16-18th Century Christianity (Ch. 6)

I think it is interesting that with Roman Catholicism in the seventeenth-century how you had to be “all-in”, or leave, or be kicked out. You couldn’t be “kind of Catholic” it was more of a lifestyle than a religion , or at least that’s how it appears to me.  I think it’s funny how following the reformation, the Catholic Church seemed like it was in a battle or competition with Protestants. In chapter six, it says that “if protestants were seeking a simplified Christianity, stripped of splendor and mystery, Catholics responded by emphasizing those very things.” I get some sort of picture in my mind of two little middle school girls arguing with one (the Catholic church) saying “Oh you don’t like my style? Watch me make it even better”. It’s as if they were trying to go to the extreme opposite end of the scale so that they could be largely separated from the “new” branch of Christianity.

I was kind of upset that the reading barely mentioned the Amish population. I was able to go to Amish country in middle school on our East Coast Trip and it was such a neat experience. The brief description of the Amish in the book states that they separated from the Mennonites because they wished to go to the extreme to shun the excommunicated members. Have any of you ever seen the show “Breaking Amish?” I haven’t, but from what my roommates tell me, the TLC show follow several Amish or Mennonite folk around during a time of their life entitled Rumspringa, in which they leave their community and go to the “English  world” to decide whether they want to remain Amish/Mennonite or not.  If they do not return, then THEY become excommunicated to the extreme, just as the early members of this group wished to see. I’m not a big television person, but I think this sounds worth-while to watch because these people are making a HUGE decision that determines their entire life, and they’re doing so on television. No pressure or anything.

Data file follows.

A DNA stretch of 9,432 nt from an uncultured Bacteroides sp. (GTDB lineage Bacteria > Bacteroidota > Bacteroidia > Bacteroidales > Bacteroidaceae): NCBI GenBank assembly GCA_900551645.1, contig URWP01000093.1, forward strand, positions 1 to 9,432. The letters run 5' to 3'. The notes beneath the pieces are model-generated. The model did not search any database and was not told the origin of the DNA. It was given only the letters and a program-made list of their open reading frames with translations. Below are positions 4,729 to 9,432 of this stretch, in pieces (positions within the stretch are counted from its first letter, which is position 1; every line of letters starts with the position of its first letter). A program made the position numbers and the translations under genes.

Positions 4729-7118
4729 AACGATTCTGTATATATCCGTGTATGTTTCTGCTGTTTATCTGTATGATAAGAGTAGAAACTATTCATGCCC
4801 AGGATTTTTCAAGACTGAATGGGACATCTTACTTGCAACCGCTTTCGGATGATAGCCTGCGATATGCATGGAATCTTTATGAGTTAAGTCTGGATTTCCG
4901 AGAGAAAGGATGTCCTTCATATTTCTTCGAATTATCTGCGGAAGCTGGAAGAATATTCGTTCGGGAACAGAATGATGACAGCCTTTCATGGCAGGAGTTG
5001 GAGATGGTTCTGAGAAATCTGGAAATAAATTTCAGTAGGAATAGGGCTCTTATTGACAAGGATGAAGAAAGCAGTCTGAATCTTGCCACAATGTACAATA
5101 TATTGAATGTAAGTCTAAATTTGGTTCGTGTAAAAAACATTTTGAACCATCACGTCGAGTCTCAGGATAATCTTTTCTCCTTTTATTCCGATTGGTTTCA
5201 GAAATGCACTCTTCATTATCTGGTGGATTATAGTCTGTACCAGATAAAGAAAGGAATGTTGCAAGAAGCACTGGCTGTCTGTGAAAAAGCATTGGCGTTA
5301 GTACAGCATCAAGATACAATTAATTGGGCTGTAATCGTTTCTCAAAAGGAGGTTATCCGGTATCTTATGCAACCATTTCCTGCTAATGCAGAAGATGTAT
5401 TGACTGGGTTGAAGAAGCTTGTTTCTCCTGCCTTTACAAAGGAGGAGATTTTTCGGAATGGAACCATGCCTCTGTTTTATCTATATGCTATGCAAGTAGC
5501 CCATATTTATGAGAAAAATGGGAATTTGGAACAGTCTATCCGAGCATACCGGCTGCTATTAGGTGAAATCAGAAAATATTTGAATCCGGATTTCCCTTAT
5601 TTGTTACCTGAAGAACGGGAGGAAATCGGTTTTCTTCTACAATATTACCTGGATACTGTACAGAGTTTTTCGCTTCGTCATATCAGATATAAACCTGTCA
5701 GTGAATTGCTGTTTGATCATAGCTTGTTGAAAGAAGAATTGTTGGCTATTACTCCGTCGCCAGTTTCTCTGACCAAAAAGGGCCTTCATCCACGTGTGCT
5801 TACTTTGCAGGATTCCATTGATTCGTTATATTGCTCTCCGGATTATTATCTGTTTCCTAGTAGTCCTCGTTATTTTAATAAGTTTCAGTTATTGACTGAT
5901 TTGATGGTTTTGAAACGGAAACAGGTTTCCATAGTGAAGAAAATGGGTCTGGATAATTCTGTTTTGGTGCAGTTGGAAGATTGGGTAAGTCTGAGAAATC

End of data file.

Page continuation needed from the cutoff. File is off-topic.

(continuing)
Anyway, back to Chapter 6. The whole Edward, Mary I, and Elizabeth I changes to the religion of England sounds like it must have been a rough patch of time.   I can’t imagine the confusion that an English person must have felt when a religion that was accepted a few years ago was not accepted anymore and its followers were being persecuted.  The Pope seemed to be entirely anti-Elizabeth I calling her a “bastard” and saying she wasn’t fit to rule, yet she allowed Roman Catholics to continue to practice. Elizabeth I seemed to have much more religious tolerance than the Pope. I understand he didn’t believe in divorce and remarriage, but Henry VIII obviously went out of his way to create his “own religion” so that he could do as he wished. Henry VIII wasn’t Catholic so I think the Pope should have stopped judging Henry VIII’s “illegitimate” wives from a Catholic perspective because Henry strayed away from Catholicism in order to make them legitimate.

Then, jumping to the Scientific Revolution, the Church makes the brilliant Galileo withdraw his scientific findings. I think this just displays once again how the Church continually condemned those who sought change to the approved and accepted views and assumptions.

I did some research on the internet and looked further into Deism and discovered that many well-known names in history were deist such as Voltaire, Rousseau, Franklin, and Paine. I enjoy how deism focuses on the balance of reason and faith.  It allows one to accept science and religion together; one can have the freedom to recognize that there is a God but also recognize these “laws of nature”.

I would continue but I don’t wish to bore ya’ll. If you have made it this far on the page and have taken the time to read my big blob of thoughts, thank you! See you guys in class tomorrow!               


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